Invitations to Partake

1 Corinthians 10:23-11:1

Some 25 years ago I sat with a two-person video crew and a Cooperative Baptist Fellowship missionary on the dirt floor of a simple, one-room house in a small village in the mountains of Albania. One of our bearded, robe-clad hosts smiled broadly as he picked up a small glass, filled it with a cloudy liquid, and extended it to one of us before filling another.

We had been warned but also reminded that as guests we should not only receive the libation but partake gladly. Trying to disguise my considerable trepidation, I took my first ever sip of raki, a traditional Albanian drink, in this case home-brewed and, let’s say, intense. It burned all the way down.

As guests, we drank, if only a little, out of courtesy and respect for our hosts who spoke a language understood, at times, only by the missionary. Our hosts lived in ways also unknown to us. While we laughed later about the awkwardness, we knew the gesture of respect was in a way as important as the medical supplies we had brought. Paul exhorted the Christians in Corinth to accept gladly an invitation to dine with unbelievers and to go with an attitude of respect and gratitude. After all, to quote Psalm 24, “the earth and its fullness are the Lord’s” (v. 26).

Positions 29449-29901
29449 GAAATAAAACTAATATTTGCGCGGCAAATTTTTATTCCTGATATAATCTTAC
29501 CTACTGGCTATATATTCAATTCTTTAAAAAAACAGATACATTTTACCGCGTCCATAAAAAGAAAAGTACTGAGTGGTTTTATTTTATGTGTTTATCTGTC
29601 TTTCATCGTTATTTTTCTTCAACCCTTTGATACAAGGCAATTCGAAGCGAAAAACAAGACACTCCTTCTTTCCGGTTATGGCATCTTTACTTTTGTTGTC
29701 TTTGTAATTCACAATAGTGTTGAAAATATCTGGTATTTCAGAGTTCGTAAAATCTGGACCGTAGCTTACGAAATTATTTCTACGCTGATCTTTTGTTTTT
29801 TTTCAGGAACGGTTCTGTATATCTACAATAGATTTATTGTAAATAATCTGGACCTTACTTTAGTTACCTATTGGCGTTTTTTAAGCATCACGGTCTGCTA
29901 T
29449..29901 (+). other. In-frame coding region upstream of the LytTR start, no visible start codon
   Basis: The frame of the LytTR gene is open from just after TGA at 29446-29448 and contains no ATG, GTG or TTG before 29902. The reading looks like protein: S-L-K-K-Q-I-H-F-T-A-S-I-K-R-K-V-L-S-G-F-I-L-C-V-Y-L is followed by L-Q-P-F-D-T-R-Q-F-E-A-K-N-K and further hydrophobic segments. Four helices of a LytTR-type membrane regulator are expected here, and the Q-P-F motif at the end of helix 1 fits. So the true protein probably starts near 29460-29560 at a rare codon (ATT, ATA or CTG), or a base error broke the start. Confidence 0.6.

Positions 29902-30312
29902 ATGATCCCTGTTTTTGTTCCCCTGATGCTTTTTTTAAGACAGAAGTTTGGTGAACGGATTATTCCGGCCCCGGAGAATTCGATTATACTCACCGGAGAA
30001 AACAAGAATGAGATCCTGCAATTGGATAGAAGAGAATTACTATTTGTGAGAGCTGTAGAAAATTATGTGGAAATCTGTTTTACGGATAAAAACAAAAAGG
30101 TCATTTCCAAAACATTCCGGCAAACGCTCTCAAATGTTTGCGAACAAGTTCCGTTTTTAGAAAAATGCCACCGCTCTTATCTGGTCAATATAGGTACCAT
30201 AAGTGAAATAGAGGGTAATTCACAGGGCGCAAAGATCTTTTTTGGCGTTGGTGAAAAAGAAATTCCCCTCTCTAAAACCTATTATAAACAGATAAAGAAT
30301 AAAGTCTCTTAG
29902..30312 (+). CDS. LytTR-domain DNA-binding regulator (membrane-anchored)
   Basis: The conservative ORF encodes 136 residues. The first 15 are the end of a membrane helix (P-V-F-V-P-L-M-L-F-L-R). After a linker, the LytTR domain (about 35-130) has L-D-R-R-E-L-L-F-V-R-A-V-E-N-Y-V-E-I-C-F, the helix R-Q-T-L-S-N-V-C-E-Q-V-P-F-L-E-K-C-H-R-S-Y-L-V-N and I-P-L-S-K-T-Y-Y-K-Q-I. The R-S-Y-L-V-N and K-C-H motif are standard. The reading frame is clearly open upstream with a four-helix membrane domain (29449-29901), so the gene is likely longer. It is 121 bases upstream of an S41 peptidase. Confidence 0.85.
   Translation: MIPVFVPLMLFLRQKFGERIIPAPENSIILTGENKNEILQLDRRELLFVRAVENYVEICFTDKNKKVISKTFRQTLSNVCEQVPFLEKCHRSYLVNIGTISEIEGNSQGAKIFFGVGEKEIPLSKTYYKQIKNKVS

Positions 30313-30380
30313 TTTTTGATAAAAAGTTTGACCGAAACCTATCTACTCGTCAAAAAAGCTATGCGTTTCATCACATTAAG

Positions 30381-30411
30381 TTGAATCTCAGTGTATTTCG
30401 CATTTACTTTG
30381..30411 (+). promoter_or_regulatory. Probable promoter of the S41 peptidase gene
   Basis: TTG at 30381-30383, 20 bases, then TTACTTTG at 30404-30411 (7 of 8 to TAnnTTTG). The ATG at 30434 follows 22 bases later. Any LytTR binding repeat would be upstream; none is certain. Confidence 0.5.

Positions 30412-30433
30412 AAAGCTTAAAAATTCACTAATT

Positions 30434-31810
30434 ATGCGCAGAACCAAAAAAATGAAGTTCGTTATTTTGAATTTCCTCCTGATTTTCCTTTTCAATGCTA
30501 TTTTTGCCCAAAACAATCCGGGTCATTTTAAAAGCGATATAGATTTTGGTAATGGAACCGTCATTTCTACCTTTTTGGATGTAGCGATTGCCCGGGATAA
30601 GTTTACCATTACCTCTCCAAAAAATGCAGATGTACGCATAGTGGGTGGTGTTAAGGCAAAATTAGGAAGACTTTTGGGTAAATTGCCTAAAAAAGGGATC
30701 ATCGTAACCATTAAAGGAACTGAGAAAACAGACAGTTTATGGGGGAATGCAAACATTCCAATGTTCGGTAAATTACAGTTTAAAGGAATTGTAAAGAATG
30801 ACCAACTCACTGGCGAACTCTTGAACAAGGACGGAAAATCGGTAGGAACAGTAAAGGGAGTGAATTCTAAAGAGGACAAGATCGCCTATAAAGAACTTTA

To eat or drink—or not? The key is consideration for the other. And that requires humility, grace, and discernment. In that spirit, like the great apostle, we can be imitators of Christ.


What relationship needs your grace rather than your judgment?


God, to consider another’s sake rather than my own is counterintuitive for me. Help me to intuit and adopt the attitude of Paul and the Christ he served. Amen.

This post originally appeared in Reflections: Daily Devotional Guide volume 32.1.

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